Can you tell me a little bit more about some of the short and long term challenges that you’re seeing for the association?

Short term, I think some of the things that TEA needs to focus on are processes and procedures as well as building a staff and technology infrastructure that will support future growth. There is no shortage of ideas in this industry and among the Board – but you need good bones to support that vision.

These are things I’ve done before and that I’m really comfortable with, but it takes time and that process is not the thing that everyone gets really excited about. So that requires a lot of managing expectations and finding a way to acknowledge each great idea and give some context about what might need to be in place before we could pursue that opportunity.

On the longer term, I think it’s really the Board working to refine the unique value proposition for TEA. We’ve got to make sure that TEA is a profitable entity and we need to make sure that we’re monetizing our value. I think right now there’s a lot that TEA does and puts out for a very big audience and probably isn’t seeing the return on that investment. So how do we do that in a way that doesn’t exclude people, but really allows us to reinvest so we can continue to produce more content, more experience, grow the staff, and support more committees and programs?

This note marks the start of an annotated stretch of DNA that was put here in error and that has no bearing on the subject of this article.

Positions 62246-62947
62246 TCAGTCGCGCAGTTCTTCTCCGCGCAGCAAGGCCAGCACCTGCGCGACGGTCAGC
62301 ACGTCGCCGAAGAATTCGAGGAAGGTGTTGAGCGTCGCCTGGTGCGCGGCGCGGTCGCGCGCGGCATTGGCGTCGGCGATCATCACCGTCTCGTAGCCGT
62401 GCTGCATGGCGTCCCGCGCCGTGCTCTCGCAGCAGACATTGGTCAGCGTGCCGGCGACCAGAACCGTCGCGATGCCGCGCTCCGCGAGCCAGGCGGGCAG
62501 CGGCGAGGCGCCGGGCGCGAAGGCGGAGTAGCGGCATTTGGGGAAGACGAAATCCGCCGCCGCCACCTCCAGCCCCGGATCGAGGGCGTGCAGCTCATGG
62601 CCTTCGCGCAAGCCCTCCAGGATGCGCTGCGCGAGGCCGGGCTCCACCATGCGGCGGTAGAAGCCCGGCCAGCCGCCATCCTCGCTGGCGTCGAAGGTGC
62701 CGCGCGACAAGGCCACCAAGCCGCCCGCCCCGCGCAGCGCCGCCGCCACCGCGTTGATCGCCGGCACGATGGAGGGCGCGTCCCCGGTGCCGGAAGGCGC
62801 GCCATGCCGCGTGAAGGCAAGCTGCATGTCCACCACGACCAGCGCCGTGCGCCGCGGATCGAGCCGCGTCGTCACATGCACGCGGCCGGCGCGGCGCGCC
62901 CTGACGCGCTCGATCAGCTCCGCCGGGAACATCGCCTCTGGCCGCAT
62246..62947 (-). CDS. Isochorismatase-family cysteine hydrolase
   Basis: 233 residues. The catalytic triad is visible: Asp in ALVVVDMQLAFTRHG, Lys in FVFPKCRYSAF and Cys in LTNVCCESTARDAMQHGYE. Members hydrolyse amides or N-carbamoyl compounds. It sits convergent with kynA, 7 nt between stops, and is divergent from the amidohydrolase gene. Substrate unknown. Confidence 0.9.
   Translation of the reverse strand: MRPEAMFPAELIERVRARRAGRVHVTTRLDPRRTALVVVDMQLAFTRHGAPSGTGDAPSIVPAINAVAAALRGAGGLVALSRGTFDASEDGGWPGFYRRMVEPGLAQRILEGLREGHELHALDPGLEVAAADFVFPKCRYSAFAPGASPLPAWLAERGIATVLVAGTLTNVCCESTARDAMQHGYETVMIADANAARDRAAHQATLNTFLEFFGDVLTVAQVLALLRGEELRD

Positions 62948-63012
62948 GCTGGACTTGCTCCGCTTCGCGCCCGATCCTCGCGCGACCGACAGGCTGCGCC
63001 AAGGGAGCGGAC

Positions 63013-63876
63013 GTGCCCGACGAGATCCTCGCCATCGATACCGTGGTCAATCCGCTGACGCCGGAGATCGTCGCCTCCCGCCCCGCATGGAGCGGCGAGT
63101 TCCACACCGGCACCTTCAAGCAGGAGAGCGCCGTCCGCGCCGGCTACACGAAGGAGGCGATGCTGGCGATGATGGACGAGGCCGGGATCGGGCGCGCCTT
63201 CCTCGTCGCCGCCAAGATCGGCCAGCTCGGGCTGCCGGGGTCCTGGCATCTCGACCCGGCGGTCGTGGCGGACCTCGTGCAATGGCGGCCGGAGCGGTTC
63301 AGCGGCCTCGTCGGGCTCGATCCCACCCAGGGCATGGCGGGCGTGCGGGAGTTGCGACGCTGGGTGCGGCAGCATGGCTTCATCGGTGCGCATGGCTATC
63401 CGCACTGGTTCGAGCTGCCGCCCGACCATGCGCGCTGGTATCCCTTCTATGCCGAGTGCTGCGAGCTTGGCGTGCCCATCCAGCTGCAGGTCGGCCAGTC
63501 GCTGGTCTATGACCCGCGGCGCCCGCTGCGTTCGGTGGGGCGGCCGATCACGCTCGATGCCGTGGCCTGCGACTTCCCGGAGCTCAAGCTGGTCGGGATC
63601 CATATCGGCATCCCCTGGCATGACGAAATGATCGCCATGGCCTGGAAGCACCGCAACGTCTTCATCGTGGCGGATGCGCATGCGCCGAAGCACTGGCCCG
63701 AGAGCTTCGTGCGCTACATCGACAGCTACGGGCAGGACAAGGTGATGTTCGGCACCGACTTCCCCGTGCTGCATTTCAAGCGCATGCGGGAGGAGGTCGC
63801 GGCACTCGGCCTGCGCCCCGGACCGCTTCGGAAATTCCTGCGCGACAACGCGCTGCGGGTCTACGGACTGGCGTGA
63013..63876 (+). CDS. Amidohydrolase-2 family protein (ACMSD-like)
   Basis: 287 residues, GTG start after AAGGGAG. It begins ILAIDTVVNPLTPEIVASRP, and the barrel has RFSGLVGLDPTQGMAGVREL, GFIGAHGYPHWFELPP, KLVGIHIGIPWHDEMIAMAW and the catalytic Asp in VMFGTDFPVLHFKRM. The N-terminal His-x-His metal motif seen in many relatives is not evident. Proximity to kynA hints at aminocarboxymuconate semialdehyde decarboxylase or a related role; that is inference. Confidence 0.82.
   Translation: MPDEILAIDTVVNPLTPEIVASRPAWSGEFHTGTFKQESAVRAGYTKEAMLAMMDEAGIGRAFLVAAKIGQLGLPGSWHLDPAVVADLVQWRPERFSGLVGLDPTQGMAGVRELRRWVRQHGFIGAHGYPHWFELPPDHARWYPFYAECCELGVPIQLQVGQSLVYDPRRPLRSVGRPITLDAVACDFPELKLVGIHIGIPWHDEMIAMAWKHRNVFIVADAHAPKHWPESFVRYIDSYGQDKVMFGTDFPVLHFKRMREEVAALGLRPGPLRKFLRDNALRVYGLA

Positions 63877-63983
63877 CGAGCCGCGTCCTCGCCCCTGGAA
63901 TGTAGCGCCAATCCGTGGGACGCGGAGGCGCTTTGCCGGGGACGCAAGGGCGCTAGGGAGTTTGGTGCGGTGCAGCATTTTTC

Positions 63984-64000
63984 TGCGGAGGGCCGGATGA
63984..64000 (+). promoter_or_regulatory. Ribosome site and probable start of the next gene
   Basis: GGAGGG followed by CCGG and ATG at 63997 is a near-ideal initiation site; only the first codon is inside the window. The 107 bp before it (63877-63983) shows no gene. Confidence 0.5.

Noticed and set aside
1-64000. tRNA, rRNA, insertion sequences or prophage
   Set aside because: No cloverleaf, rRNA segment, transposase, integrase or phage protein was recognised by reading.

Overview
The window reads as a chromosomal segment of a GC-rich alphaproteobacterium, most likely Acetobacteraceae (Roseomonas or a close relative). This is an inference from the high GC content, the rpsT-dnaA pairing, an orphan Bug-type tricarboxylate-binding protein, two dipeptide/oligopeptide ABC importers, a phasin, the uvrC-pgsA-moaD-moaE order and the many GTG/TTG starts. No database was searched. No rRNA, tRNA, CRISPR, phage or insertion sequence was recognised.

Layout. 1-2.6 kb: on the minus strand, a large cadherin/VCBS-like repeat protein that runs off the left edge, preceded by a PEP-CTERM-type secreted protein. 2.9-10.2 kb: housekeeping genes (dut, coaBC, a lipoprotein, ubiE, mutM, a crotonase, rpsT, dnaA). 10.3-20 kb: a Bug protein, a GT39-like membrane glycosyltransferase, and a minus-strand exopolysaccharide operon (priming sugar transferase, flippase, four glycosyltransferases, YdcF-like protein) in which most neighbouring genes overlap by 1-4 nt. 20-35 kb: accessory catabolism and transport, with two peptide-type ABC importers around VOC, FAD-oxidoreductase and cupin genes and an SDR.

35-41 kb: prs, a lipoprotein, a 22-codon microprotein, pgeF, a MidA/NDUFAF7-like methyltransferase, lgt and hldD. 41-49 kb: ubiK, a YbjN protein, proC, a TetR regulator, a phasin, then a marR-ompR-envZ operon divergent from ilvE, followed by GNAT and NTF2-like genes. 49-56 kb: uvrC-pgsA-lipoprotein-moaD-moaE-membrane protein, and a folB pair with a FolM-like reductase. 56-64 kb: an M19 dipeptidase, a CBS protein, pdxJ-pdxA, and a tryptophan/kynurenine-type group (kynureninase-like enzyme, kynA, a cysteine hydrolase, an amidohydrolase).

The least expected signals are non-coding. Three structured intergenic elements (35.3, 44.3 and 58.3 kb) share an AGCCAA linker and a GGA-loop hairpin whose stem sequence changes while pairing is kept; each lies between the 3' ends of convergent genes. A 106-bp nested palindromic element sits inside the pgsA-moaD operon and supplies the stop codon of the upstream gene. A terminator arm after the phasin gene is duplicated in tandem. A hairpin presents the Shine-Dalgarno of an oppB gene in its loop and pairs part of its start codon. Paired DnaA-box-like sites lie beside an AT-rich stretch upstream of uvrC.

What is your approach for developing the team at TEA?

We are pretty lean and mean right now. There are three of us full-time staff. I think maintaining a strong daily connection with the team is really important, but I know that they are looking for clarity on their roles and responsibilities. By bringing in the outsource support, like we’ve been doing over the last 60 days, we’ve been able to peel back some of those extra roles and responsibilities that have been tacked on to the full-time staff. I am not opposed to leaning in to our industry expertise, hiring where it makes sense and outsourcing for the things that we don’t need to be the experts on. With our size and annual budget, we can’t take on every position that I or the Board might want to staff full-time in Burbank.